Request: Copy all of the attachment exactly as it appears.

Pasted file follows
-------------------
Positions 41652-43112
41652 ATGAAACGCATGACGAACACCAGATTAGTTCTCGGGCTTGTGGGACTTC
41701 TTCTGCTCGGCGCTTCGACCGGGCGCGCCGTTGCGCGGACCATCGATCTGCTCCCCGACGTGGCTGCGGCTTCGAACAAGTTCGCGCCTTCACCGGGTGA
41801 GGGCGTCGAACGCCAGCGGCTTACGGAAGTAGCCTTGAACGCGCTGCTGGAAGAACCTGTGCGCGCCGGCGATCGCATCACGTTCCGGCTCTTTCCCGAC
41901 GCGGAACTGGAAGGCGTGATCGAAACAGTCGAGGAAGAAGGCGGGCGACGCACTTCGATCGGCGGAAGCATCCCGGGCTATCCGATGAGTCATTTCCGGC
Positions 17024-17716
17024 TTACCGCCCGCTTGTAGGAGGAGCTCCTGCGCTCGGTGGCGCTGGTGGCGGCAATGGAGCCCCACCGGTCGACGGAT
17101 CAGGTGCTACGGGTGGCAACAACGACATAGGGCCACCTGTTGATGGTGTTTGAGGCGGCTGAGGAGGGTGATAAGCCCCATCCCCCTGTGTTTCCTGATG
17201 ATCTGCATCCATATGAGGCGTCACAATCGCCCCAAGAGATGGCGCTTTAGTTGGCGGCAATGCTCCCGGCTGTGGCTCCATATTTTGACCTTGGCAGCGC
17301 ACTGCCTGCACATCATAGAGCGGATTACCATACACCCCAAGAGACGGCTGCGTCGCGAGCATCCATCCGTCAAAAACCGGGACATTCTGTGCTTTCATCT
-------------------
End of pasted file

Positions 41652-43112
41652 ATGAAACGCATGACGAACACCAGATTAGTTCTCGGGCTTGTGGGACTTC
41701 TTCTGCTCGGCGCTTCGACCGGGCGCGCCGTTGCGCGGACCATCGATCTGCTCCCCGACGTGGCTGCGGCTTCGAACAAGTTCGCGCCTTCACCGGGTGA
41801 GGGCGTCGAACGCCAGCGGCTTACGGAAGTAGCCTTGAACGCGCTGCTGGAAGAACCTGTGCGCGCCGGCGATCGCATCACGTTCCGGCTCTTTCCCGAC
41901 GCGGAACTGGAAGGCGTGATCGAAACAGTCGAGGAAGAAGGCGGGCGACGCACTTCGATCGGCGGAAGCATCCCGGGCTATCCGATGAGTCATTTCCGGC
Positions 17024-17716
17024 TTACCGCCCGCTTGTAGGAGGAGCTCCTGCGCTCGGTGGCGCTGGTGGCGGCAATGGAGCCCCACCGGTCGACGGAT
17101 CAGGTGCTACGGGTGGCAACAACGACATAGGGCCACCTGTTGATGGTGTTTGAGGCGGCTGAGGAGGGTGATAAGCCCCATCCCCCTGTGTTTCCTGATG
17201 ATCTGCATCCATATGAGGCGTCACAATCGCCCCAAGAGATGGCGCTTTAGTTGGCGGCAATGCTCCCGGCTGTGGCTCCATATTTTGACCTTGGCAGCGC
17301 ACTGCCTGCACATCATAGAGCGGATTACCATACACCCCAAGAGACGGCTGCGTCGCGAGCATCCATCCGTCAAAAACCGGGACATTCTGTGCTTTCATCT